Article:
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Episode 31: John Riendeau, Rhode Island Commerce

Rhode Island Commerce director of business development John Riendeau discusses how the state’s legacy experience in boat building has translated into expertise in new markets within the composites industry.
#workforcedevelopment #aramidfiber #windblades

Rhode Island Commerce director of business development John Riendeau discusses how the state’s legacy experience in boat building has translated into expertise in new markets within the composites industry.

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Clear Carbon Composites (C3) is a example of a Rhode Island company who took its composites experience in boat building to new markets including wind energy and making musical instruments.  Source | C3

 

Rhode Island composites, composites industry

John Riendeau, director of business development at the Rhode Island Commerce.

In this episode of CWTalks, CW senior editor Scott Francis interviews John Riendeau, director of business development at the Rhode Island Commerce.

 

Riendeau discusses how the state of Rhode Island has leveraged centuries of local boat-building experience to transition into the world of advanced composites. 

He highlights local companies including Clear Carbon and Components (C3, Bristol, R.I., U.S.) and Goetz Composites (Bristol, R.I., U.S.), who have evolved from the boat-building roots to use composites to shape countless industries.

You can listen to the full CW Talks interview above or visit:

 

 


 

Excerpt from the episode

CW: Let’s look at a couple of Rhode Island-based companies, Clear Carbon and Components (C3) and Goetz Composites. Can we examine those two companies is a little bit of an example of the shift from boat-building to new composites-related markets? Can you tell us a bit about what these two companies are doing? 

JR: I’ll start with Clear Carbon and Components. So Matt Dunham, who’s the founder of the company, in his youth as a boat builder learned the skills for setting fiberglass and resin in a mold to build a boat. When he created his own company he wanted to experiment and do things his own way. He has done that with all types of different components, getting into carbon fiber Kevlar, other exotic materials … On behalf of the military he [manufactures] a [carbon fiber] enclosure that is portable and foldable…. you pull it apart into a 20-foot box, which could be used for housing [or] a military command pose, etc.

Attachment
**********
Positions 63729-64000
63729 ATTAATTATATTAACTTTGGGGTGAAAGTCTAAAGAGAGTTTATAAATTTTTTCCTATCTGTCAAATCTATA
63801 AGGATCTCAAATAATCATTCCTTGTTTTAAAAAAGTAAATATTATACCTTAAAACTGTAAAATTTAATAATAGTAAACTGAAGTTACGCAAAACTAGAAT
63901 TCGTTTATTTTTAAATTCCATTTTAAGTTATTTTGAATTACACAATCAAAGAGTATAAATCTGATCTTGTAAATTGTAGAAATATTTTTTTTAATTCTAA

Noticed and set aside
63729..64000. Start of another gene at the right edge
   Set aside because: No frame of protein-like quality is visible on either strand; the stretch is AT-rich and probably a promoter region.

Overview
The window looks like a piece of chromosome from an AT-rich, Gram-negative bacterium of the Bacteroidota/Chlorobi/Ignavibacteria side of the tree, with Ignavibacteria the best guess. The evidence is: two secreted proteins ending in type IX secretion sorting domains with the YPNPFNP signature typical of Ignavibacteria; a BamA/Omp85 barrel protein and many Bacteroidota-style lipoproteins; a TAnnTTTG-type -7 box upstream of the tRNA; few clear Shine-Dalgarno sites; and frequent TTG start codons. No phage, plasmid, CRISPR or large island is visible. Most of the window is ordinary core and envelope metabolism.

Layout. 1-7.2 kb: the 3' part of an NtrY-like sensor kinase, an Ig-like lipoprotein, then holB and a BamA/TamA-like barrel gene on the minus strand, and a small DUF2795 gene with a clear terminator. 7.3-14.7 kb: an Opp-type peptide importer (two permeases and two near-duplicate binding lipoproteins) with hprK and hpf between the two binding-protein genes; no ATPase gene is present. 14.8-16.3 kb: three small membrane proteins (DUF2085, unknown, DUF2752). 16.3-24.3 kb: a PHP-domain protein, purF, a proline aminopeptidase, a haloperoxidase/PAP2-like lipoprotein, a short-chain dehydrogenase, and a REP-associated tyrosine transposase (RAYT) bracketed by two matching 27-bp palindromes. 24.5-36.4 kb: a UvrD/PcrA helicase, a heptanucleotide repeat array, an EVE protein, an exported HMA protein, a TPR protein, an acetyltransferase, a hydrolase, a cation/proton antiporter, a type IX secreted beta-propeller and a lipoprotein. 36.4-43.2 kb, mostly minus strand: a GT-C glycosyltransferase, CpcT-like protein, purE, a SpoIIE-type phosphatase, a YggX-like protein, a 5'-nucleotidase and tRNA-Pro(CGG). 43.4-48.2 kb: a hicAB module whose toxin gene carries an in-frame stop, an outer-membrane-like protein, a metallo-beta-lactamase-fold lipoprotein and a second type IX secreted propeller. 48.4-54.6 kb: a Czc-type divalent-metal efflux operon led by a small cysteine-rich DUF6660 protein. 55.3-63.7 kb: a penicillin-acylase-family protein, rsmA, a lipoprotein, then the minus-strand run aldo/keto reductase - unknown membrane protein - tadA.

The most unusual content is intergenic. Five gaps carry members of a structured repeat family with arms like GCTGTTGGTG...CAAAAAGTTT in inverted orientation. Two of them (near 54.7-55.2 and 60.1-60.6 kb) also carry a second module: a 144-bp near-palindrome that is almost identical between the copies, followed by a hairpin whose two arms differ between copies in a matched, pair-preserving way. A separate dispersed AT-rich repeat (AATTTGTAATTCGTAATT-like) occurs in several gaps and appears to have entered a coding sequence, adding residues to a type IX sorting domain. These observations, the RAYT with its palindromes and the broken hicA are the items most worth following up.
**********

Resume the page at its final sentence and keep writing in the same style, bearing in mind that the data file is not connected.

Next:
He also does unique vessels [such as] tow vessels for the U.S. Navy [and] undersea unmanned vehicles. So he’s doing so pretty unique things and he’s also doing [musical instruments] that he that evolved through a friend. He experimented [and] did a lot of prototype development … and now he’s one of the premier string instrument manufacturers in the country, [manufacturing] violins, cellos, violas ... along those lines. A totally different customer base from the U.S. military.

He also does a portable matting system. Again, all carbon fiber that you unroll — picture this thing at about 10 feet wide, that unrolls and lays over wet, muddy ground so that vehicles can transit over it. And you just roll it back up and you take it with you. That’s for the military and other users that want to get over this kind of a terrain.

He [also] does some very exotic furniture — very high end, very durable. It can withstand the elements and it can accept color, because the color is infused into the product itself. He’s a very unique builder and designer of various composite components.

Goetz Composites is the other company you talked about and you know, Eric Goetz has been around since the 70s playing with this stuff and it was around 1984 that he built, on behalf of a German customer, a custom carbon fiber racing yacht called the Frers 54. So,that was 36 years ago. At that time, that was novel — that was a novel boat, a novel vessel, and a lot of it caught a lot of attention. It was lighter, more durable, faster. When people see that, they want the same materials in their boats.

Goetz has gotten into the architectural field and [has created] very unique pieces. For example, for Universal Studios in Orlando, he worked extensively with the Wizarding World of Harry Potter, doing very unique pieces that are on the exterior of those buildings. He did a piece for the Miami design district called the Fly’s Eye Dome.

And it's not just these companies. It’s Rhode Island that stands out — lots of companies here have that capability have had been able to work with these kind of exotic materials and resins and are able to produce. That’s why so many people want to see their products built by Rhode Island builders. 

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